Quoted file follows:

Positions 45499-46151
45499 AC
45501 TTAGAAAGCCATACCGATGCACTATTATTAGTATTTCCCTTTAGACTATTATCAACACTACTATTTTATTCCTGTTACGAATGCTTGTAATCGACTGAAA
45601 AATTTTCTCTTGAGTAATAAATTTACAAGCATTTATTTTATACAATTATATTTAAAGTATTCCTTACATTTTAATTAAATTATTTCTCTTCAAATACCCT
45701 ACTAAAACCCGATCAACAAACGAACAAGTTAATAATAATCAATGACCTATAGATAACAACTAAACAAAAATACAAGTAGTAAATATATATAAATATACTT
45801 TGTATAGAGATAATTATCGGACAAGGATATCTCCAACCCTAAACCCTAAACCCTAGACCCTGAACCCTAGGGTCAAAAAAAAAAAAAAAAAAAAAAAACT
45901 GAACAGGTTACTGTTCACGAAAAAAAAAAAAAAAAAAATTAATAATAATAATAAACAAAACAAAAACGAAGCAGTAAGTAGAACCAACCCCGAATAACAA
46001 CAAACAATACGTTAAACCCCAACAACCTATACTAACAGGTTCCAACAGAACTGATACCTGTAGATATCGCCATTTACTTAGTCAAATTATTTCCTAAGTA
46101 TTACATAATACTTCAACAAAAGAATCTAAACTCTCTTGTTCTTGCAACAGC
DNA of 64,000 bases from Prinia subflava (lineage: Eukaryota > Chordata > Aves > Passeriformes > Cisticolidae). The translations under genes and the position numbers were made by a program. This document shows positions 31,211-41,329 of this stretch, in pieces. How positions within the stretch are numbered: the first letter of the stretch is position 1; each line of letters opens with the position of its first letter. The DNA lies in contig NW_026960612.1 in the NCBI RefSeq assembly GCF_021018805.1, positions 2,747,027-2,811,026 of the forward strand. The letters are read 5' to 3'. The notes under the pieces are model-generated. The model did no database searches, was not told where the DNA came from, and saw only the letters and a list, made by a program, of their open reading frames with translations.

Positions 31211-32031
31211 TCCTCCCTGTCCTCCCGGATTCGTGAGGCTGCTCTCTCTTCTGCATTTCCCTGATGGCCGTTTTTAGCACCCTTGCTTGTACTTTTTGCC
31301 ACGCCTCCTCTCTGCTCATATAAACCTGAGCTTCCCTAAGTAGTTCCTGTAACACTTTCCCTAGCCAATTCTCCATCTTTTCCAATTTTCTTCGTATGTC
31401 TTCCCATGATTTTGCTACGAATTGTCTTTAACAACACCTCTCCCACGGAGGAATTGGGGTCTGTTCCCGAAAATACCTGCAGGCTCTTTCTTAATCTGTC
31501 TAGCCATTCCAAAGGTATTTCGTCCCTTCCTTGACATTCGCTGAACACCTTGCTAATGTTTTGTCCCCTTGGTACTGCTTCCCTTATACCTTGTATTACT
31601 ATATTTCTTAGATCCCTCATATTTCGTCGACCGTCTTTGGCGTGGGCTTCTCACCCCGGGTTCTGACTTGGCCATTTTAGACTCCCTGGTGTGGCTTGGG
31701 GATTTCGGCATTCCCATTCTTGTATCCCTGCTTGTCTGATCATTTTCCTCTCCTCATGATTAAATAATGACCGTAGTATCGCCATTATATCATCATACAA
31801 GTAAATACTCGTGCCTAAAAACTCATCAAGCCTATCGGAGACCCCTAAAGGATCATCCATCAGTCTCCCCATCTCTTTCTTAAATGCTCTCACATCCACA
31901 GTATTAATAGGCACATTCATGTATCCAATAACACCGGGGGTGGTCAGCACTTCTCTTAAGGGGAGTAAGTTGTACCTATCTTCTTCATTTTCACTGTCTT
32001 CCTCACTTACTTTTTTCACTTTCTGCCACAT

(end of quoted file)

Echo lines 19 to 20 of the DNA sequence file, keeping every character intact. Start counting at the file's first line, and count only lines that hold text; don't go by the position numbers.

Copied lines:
31901 GTATTAATAGGCACATTCATGTATCCAATAACACCGGGGGTGGTCAGCACTTCTCTTAAGGGGAGTAAGTTGTACCTATCTTCTTCATTTTCACTGTCTT
32001 CCTCACTTACTTTTTTCACTTTCTGCCACAT